Nevertheless, besides the FRSC’s unnecessary delay on First Aid training, the reality is that the implementation of first aid training of drivers and road users will not be a piece of cake for an agency like the FRSC that does not have resources to conduct its primary duties talk less of taking up additional responsibilities. Certainly, this is where the few existing NGOs on road safety will be required to use their status to build capacity and raise recourses for the FRSC. Indeed, even if the FRSC may be rated as the best agency with quality staff on road safety in sub Saharan Africa, the question herein is, can an eagle without wings soar in the midst of real eagles? So, whilst the First aid initiative must commence immediately as a vital and immediate intervention to save lives, we must not lose sight of the fact that funding for the FRSC remains the very big issue hindering reduction of preventable road deaths in Nigeria. 

Right now, the FRSC even with very compassionate and smart working officers cannot boast of having one ambulance in every 774 local government areas in Nigeria. With such naked incapacitation to attend to road victims in need of help, why then should we expect the agency to act in an efficient manner without first turning their staff to magicians that can arrive at accident spots without vehicles? Certainly, with an army of volunteers administering first aid to road victims, preventable road deaths will decline but without adequate funding for the FRSC and support by NGOs, achieving safer road use and fuller lives will be a huge joke in Nigeria.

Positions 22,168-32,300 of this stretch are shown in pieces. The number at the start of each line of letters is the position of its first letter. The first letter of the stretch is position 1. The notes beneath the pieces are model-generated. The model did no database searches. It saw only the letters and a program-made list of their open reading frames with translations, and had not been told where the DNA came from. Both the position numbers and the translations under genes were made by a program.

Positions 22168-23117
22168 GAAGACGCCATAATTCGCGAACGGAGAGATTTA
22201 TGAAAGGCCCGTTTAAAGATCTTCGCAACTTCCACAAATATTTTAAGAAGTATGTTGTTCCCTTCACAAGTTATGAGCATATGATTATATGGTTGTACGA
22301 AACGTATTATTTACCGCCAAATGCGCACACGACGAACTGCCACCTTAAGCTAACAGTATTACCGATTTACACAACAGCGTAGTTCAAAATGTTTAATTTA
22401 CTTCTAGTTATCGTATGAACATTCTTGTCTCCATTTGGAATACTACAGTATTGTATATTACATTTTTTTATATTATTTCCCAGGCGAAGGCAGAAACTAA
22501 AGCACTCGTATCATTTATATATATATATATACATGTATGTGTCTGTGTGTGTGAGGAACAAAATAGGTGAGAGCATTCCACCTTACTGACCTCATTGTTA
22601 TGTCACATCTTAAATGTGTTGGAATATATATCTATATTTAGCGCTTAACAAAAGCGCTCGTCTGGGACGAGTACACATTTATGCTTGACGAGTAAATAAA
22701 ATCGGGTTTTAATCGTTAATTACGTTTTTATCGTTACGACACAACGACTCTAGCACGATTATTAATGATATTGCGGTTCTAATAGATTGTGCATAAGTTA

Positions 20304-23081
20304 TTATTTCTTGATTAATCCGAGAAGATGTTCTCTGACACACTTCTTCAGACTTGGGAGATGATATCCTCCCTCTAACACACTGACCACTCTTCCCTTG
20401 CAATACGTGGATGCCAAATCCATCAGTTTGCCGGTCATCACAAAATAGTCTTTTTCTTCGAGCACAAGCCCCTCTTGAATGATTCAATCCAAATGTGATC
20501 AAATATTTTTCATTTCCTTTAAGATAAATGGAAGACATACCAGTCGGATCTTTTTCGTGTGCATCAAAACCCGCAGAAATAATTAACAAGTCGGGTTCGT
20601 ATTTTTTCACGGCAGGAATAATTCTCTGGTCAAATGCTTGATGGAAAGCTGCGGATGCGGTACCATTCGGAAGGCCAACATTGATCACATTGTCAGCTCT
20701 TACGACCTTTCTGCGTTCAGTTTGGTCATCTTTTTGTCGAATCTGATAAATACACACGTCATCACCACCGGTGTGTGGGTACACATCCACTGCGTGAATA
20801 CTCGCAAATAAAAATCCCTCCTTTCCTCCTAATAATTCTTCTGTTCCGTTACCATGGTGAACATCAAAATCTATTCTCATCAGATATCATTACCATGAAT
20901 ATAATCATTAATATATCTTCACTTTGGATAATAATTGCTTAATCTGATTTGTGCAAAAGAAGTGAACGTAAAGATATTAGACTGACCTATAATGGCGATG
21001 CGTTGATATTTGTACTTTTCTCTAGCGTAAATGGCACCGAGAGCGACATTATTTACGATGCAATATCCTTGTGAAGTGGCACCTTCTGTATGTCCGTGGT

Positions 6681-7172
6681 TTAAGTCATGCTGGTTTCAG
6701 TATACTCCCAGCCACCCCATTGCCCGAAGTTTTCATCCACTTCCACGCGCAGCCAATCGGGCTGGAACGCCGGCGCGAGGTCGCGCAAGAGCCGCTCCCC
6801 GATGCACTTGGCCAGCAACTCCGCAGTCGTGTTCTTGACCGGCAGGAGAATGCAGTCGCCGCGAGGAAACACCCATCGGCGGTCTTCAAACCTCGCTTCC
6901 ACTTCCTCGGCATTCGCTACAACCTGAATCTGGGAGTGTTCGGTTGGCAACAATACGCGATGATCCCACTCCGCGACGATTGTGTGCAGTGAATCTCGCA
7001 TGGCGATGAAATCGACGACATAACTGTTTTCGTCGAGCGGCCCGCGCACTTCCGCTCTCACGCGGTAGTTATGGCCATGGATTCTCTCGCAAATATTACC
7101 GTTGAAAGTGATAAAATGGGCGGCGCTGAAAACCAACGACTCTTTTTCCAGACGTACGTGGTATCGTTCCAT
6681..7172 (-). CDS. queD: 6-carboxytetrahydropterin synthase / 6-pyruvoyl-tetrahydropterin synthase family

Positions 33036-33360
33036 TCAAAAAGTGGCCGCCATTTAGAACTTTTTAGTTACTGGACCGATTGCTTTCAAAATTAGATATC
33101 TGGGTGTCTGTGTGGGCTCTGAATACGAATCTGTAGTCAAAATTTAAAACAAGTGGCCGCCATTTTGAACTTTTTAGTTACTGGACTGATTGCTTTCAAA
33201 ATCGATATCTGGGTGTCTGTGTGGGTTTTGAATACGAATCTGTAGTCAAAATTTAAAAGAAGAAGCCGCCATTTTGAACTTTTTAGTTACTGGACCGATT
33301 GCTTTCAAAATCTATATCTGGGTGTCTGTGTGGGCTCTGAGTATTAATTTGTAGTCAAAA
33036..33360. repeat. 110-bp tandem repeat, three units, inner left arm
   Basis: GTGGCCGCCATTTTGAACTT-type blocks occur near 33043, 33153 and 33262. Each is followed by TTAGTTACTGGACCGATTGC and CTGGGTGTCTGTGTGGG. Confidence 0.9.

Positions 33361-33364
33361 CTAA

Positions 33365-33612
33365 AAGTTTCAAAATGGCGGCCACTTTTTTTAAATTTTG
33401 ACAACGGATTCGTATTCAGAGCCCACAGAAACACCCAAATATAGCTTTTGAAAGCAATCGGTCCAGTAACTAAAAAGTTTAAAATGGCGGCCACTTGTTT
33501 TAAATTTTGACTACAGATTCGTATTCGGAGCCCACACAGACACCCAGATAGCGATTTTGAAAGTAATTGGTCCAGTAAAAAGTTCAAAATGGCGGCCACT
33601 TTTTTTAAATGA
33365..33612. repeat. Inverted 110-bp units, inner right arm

So, the major problems of the FRSC are really not far from under capacity, under funding, logistic inadequacy, gross budgetary neglect by the Federal Government of Nigeria and nonexistent commumunity collaborative efforts on rescue for road crash victims.  Luckily, none of the problems require rocket science technology. What is needed is a combination of genuine political will of the Nigerian government and citizens’ actions to ensure that both the government and Civil society organisations provide appropriate support to complement the existing commendable efforts of the FRSC.